A new series of tests conducted in Israel have shown that both CBC and CBG exhibit anti-tumour properties on cancer cells.
The test have been carried out by Cannabics Pharmaceuticals at the company’s High Through-put Screening (HTS) facility in Israel. The tests have shown that the cannabinoids CBC (Cannabichromene) and CBG (Cannabigerol) both exhibit anti-tumour properties after being tested on human Gastrointestinal Cancer Cells.
CBC and CBG
CBC is an additional non-psychoactive cannabinoid and is one of the naturally occurring phyto-cannabinoids, bearing a host of potential positive therapeutic qualities and may promote antimicrobial, anti‐inflammatory, analgesic, and neurogenesis activity. It is particularly found in younger cannabis plants, albeit in small quantities.
In these tests, the HTS platform was utilised to screen the necrotic effects of a variety of cannabinoids on human gastrointestinal cancer cells, in addition to other cancer types previously tested.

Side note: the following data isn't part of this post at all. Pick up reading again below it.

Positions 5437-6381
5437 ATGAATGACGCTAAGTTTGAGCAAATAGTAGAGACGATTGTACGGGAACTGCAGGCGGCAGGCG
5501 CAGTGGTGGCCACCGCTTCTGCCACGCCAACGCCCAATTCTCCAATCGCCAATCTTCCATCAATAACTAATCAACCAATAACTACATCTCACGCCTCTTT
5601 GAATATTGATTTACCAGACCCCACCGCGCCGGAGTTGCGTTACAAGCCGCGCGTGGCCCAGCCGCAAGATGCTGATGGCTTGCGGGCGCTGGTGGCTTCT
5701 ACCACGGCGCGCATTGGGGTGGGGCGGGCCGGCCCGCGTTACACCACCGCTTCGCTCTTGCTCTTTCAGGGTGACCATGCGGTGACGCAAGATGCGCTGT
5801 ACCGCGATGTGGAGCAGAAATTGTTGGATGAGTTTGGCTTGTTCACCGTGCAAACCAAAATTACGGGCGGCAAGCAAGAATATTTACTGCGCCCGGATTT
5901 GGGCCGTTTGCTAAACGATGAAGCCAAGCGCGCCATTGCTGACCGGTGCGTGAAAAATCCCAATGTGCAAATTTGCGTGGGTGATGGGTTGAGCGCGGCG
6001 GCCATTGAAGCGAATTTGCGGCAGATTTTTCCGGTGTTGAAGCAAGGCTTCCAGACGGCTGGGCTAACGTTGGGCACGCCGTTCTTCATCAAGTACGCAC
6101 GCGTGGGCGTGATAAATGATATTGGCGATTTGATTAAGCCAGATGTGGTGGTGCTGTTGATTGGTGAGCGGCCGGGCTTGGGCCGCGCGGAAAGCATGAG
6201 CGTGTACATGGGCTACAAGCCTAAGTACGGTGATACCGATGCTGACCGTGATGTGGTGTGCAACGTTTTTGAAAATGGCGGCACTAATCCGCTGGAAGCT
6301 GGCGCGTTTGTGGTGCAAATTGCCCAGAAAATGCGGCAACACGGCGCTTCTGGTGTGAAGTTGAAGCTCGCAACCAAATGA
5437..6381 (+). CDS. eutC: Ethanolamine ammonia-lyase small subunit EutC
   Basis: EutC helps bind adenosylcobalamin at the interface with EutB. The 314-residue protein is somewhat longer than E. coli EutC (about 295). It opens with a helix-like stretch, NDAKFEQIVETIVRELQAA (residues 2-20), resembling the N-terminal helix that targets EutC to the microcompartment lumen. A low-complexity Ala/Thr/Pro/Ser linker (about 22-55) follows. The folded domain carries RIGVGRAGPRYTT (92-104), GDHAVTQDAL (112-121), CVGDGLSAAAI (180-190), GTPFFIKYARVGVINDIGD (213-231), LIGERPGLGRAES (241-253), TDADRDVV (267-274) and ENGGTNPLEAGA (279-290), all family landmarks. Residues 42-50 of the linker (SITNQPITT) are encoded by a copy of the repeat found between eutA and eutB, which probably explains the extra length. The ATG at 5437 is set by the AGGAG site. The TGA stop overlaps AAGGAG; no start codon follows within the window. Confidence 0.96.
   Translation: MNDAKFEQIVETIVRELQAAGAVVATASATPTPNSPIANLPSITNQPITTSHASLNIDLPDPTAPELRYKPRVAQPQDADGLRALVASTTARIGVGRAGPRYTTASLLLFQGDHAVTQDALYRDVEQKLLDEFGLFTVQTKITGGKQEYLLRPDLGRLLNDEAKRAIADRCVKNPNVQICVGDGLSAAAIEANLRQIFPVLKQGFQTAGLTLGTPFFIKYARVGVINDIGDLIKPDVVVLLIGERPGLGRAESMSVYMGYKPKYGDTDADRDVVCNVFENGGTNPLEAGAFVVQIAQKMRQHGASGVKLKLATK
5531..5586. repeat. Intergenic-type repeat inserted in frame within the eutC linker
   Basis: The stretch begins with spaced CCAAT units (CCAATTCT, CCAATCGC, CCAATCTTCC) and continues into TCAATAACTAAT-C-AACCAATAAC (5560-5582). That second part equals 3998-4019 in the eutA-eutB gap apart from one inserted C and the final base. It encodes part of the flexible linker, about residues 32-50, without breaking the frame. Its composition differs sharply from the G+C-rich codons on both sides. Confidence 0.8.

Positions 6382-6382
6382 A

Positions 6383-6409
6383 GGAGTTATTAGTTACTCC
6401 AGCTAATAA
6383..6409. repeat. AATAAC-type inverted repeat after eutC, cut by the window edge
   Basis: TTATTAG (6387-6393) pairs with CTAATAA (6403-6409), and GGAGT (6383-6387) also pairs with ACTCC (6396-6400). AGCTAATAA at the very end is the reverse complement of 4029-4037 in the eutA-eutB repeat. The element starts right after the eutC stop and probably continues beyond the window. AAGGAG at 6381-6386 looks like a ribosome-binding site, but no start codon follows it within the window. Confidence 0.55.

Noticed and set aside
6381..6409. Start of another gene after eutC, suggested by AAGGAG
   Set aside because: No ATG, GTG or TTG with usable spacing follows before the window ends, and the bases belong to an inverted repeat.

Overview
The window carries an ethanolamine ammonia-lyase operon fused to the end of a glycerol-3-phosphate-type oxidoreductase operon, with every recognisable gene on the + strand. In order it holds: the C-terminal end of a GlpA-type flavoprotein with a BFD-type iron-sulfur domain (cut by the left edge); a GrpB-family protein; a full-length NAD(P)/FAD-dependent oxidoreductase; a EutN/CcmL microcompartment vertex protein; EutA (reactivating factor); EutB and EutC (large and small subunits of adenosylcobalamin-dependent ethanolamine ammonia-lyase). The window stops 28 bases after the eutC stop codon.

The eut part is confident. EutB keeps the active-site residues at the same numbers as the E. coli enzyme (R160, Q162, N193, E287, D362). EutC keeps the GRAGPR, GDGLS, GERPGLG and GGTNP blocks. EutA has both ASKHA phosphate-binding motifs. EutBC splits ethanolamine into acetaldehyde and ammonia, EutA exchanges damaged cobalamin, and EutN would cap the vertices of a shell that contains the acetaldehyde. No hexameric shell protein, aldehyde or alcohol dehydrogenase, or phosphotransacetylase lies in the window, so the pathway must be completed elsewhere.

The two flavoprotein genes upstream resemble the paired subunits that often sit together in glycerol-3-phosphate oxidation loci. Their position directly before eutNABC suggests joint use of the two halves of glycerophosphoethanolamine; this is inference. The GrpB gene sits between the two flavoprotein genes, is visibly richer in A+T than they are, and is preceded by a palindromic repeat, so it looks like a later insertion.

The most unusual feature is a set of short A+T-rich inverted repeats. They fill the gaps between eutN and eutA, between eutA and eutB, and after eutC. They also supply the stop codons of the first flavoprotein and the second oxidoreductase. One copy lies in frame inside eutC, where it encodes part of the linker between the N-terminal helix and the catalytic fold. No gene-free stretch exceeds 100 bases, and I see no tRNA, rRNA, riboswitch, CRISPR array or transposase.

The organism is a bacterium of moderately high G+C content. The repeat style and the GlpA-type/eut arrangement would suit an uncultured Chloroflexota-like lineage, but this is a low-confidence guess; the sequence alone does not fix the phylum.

CBC and CBG were both shown to induce significantly higher rates of necrosis in these cancer cells compared to other cannabinoids.
Dr Yaakov Waksman, the company’s head of cannabidiol research, said: “My working assumption is that these results show that a correlation may exist between a cannabinoid’s Topological Polar Surface Area (TPSA) value and its ability to induce anti-tumour activity, diminishing cancer cell’s viability rates.
“CBC and CBG, as neutral cannabinoids, were both found to have a TPSA value which allows the cannabinoid molecule to penetrate a cancer cell’s membrane, whereas their acidic form (CBCA and CBGA) – do not. This could explain the difference in anti-tumour activity rates demonstrated”.
Dr Eyal Ballan, CTO and Co-Founder, added: “Gastrointestinal cancers are amongst the leading and most wide-spread causes of cancer-related deaths worldwide. We are intrigued by the results we have obtained in the lab, and our aim is to consider placing an emphasis on this organ system, and to further explore the differential anti-tumour properties of cannabinoids.
“We believe that these preliminary results vindicate our vision; which is to bring personalisation into cannabinoid-based cancer treatments.”